Is Velvet a Sustainable Fabric?

Green Velvet Sofa With Cushion At Home
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Velvet is historically associated with luxury. Originally made with silk, it is known best for having a lush surface soft to the touch. Though its exact origins are unknown, velvet has been around for centuries, most commonly used today to make clothing, accessories, and furniture. These days, velvet is made from fabrics such as polyester and organic cotton—materials that are quite different in terms of sustainability. Below, we provide an overview of velvet and its environmental impact through the years.

Velvet Throughout History

The raised thread technique is used to created modern velvet. This method of making textiles has been used since 2000 BCE by the Egyptians, and carpets of piled threads have been found in modern-day Siberia that date back to fourth century BCE. These particular textiles differ in the method used to make "proper" velvet in that they use a technique similar to that of velveteen.

The Silk Road is considered to have helped introduce velvet to the West. References to the fabric have been found as early as the second century BCE. The most notable influence, however, come from its use in Syrian courts. It wasn't until the 14th century that velvet starting appearing in Europe. The first written source describes lengths of red velvet owned by the pope, that were from Italy.

During this time, weavers across Europe were breaking into the industry as demand rose among the courts and nobles. This is also when velvet started being used to make clothing. Previously it had only been used for furnishings.

How Velvet Is Made

Velvet material is one of the more expensive fabrics to create as its distinctive three dimensional weave requires much more thread than traditional fabrics. The warp thread (longitudinal thread) is generally held taught during a typical weaving process. To create the velvet texture, the warp thread is drawn over rods to create loops. The loops are then left as is or cut for different textured effects. This causes the process of weaving velvet to be a very time consuming process.

There are three distinct ways to weave velvet: a plain weave, twill, or satin. These different methods give the fabric different characteristics. The plain weave is a standard criss-cross pattern of the threads. A twill will pass the horizontal or weft thread over multiple warp threads, forming a diagonal formation similar to that of denim. Satin weaves are distinguishable by their smooth finish and shiny appearance. This is achieved by passing either the warp or weft thread over four or more threads.

Once woven the pile (fabric loops) can be cut or not cut in a variety of different ways. When cut, the fabric develops a tell-tale sheen that is not as noticeable when the pile is left uncut. It is also possible to cut some of the loops and not others or to cut them at different lengths.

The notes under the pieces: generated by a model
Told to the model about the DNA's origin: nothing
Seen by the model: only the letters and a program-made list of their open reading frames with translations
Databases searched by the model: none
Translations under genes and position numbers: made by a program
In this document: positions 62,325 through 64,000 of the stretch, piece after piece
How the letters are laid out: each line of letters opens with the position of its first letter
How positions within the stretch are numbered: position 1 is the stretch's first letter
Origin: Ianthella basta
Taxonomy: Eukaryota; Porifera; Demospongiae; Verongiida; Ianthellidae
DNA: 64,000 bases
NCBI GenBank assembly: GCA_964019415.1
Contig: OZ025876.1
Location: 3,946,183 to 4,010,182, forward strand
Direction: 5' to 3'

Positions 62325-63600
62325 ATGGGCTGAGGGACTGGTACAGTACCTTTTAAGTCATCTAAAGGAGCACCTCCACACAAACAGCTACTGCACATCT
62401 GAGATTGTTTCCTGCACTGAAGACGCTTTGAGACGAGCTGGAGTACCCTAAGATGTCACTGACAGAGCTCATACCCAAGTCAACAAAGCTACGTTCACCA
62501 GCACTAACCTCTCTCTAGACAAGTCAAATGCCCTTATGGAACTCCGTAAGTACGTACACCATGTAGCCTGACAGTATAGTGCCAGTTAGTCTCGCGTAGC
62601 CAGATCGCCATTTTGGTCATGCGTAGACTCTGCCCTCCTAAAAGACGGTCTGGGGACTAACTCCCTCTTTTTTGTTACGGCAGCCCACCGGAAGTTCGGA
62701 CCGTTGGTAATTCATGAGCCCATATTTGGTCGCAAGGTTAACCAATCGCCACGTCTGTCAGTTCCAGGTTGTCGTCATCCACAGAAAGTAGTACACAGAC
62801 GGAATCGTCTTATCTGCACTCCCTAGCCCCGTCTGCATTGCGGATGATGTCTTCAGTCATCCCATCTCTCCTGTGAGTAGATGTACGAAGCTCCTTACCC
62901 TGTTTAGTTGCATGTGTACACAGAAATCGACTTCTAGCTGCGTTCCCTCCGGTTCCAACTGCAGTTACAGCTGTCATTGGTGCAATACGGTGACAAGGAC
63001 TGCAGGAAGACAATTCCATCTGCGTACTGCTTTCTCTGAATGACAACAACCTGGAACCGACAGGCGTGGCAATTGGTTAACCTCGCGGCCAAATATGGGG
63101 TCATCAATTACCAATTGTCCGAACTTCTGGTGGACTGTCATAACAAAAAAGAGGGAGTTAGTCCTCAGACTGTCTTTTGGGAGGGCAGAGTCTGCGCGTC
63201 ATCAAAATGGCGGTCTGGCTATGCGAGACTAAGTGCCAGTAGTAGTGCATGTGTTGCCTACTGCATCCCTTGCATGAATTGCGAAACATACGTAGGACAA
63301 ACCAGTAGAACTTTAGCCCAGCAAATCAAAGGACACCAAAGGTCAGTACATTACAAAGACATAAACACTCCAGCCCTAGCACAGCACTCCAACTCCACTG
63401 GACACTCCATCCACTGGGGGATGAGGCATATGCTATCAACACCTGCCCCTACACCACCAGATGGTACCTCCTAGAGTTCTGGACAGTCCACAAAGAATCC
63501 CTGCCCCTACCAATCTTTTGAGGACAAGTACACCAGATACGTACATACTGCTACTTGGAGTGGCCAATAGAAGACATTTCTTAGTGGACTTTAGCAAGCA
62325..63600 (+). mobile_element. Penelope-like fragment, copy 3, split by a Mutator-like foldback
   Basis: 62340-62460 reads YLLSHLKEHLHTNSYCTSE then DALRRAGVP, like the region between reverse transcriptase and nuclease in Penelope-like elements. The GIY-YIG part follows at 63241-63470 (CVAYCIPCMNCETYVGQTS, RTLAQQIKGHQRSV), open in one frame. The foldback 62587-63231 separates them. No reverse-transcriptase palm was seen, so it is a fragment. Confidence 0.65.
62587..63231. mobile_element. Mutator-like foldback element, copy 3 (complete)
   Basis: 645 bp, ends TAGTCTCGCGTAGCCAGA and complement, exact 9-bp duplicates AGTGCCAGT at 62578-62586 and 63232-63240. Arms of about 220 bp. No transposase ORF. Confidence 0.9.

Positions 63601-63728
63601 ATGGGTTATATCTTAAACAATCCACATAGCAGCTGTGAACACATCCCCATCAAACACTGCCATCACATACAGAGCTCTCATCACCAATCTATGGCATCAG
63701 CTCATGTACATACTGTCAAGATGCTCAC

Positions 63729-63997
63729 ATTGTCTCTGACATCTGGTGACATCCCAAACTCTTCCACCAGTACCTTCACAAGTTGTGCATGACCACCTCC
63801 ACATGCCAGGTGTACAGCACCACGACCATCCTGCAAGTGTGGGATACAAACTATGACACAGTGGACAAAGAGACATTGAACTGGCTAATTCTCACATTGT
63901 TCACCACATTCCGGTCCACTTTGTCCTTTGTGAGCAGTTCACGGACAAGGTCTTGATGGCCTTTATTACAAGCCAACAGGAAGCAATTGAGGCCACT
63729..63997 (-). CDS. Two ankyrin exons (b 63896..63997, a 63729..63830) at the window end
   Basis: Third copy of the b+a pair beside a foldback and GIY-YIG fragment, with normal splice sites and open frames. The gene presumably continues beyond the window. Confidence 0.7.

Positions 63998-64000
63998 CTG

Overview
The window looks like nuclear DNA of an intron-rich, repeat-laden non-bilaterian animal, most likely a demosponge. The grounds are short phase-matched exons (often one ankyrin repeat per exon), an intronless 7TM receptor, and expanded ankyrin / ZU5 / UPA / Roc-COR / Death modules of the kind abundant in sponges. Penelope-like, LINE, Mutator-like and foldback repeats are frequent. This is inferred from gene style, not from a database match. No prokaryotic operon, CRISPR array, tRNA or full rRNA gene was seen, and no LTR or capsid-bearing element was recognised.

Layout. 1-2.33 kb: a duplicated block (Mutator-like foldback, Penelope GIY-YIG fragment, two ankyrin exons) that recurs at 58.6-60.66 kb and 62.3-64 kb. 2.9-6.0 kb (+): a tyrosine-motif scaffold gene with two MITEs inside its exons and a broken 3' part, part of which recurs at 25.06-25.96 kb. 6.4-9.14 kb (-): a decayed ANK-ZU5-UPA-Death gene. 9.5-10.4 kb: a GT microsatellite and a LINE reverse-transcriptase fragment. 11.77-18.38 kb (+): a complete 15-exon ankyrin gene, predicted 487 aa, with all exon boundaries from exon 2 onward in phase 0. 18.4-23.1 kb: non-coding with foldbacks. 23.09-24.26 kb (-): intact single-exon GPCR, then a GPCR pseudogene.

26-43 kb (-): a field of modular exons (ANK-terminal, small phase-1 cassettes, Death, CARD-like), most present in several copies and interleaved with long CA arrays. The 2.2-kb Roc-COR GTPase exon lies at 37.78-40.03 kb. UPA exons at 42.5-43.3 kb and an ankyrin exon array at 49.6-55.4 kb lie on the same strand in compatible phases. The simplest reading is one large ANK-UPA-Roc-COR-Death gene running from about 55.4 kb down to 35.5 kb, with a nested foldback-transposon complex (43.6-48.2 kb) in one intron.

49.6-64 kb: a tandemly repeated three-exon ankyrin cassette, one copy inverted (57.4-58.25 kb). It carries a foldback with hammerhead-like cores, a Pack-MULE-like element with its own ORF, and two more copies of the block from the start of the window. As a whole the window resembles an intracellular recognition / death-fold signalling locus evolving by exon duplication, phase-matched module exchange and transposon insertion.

The Renaissance period was filled with velvet woven with not only silk, but precious metals. The various colors used in the weaving process created shimmering designs that signified status, fortune, and class. Since velvet refers to the way the fabric is constructed, velvet can technically be made with just about any type of fiber.

Environmental Impact

Velvet typically uses six times more thread than the average textile. However, it is the fiber itself that is used that will determine whether or not velvet is sustainable.

Polyester is a common substance used to create less expensive products, such as velvet. Being fiscally smarter, however, is extremely costly for the environment in this case. Polyester is made from petroleum-based fibers, which are the main source of the microfibers in our oceans. In addition, polyester is not biodegradable. Thankfully, polyester is not the only option to make velvet fabric. Using more eco-friendly fibers like organic cotton will lessen the environmental impact of this fabric. 

Impact on Animals

Velvet is made with silk, which is acquired from the silkworm that secretes protein in order to create their cocoons. Traditionally, the silkworms are boiled to prevent the fine threads of the cocoon from being broken as the worm becomes a moth and breaks out.

This is a controversial process among vegans. The answer to this has often been Ahimsa silk, also known as peace silk, which is considered cruelty free. However, there are debates about how animal friendly this practice is, as well.

Marine life is also effected when synthetic fibers are used to make velvet. Microfibers are an ongoing concern as fish and other sea life ingest them; smaller organisms digest the plastics, which are then consumed by larger and larger species, affecting entire food chains.

Velvet vs. Velveteen vs. Velour

Velveteen is produced in a similar manner from velvet except the loops are made in the weft thread. The weft thread is the horizontal thread on the loom versus the longitudinal thread used to create velvet. Velveteen is also typically woven with cotton instead of silk. This fabric was popular for furnishings and was specifically created with the middle class in mind.

Velour is a knitted fabric. This type of material has more stretch than standard velvet. Velour, like velveteen, is normally made from cotton and polyester. While retaining the softness and sheen of velvet, velour is a less expensive material.

The Future of Velvet

Once relegated to fashion for the wealthy and religious garb, velvet is on its way to being more accessible. With the desire for more sustainable products on the rise, work is being done to create more sustainable fabrics. Instead of the nylon-, polyester-, and acetate-based velvet that dominated the twentieth century, cotton and bamboo blends are growing in popularity. More companies are even using recycled and upcycled velvet to create products.

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